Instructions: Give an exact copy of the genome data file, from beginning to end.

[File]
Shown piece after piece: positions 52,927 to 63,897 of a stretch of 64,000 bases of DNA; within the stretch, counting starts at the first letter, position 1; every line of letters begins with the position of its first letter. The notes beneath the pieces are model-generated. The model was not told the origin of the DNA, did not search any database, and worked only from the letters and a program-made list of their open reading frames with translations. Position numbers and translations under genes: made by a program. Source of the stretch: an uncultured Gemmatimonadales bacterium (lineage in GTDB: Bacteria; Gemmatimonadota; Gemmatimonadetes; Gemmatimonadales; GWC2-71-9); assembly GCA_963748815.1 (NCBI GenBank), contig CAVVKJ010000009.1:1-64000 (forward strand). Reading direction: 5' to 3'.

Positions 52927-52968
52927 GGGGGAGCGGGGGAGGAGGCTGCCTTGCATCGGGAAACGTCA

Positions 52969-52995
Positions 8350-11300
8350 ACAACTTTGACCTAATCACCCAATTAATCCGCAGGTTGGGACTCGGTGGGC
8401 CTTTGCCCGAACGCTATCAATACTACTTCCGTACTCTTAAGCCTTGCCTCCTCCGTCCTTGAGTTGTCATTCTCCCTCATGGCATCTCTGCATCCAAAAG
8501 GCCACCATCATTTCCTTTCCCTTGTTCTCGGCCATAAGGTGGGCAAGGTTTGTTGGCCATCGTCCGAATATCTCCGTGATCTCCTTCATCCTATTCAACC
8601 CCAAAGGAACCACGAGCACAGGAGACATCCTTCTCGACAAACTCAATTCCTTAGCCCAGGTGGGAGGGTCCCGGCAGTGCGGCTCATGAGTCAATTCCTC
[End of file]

Shown piece after piece: positions 52,927 to 63,897 of a stretch of 64,000 bases of DNA; within the stretch, counting starts at the first letter, position 1; every line of letters begins with the position of its first letter. The notes beneath the pieces are model-generated. The model was not told the origin of the DNA, did not search any database, and worked only from the letters and a program-made list of their open reading frames with translations. Position numbers and translations under genes: made by a program. Source of the stretch: an uncultured Gemmatimonadales bacterium (lineage in GTDB: Bacteria; Gemmatimonadota; Gemmatimonadetes; Gemmatimonadales; GWC2-71-9); assembly GCA_963748815.1 (NCBI GenBank), contig CAVVKJ010000009.1:1-64000 (forward strand). Reading direction: 5' to 3'.

Positions 52927-52968
52927 GGGGGAGCGGGGGAGGAGGCTGCCTTGCATCGGGAAACGTCA

Positions 52969-52995
Positions 8350-11300
8350 ACAACTTTGACCTAATCACCCAATTAATCCGCAGGTTGGGACTCGGTGGGC
8401 CTTTGCCCGAACGCTATCAATACTACTTCCGTACTCTTAAGCCTTGCCTCCTCCGTCCTTGAGTTGTCATTCTCCCTCATGGCATCTCTGCATCCAAAAG
8501 GCCACCATCATTTCCTTTCCCTTGTTCTCGGCCATAAGGTGGGCAAGGTTTGTTGGCCATCGTCCGAATATCTCCGTGATCTCCTTCATCCTATTCAACC
8601 CCAAAGGAACCACGAGCACAGGAGACATCCTTCTCGACAAACTCAATTCCTTAGCCCAGGTGGGAGGGTCCCGGCAGTGCGGCTCATGAGTCAATTCCTC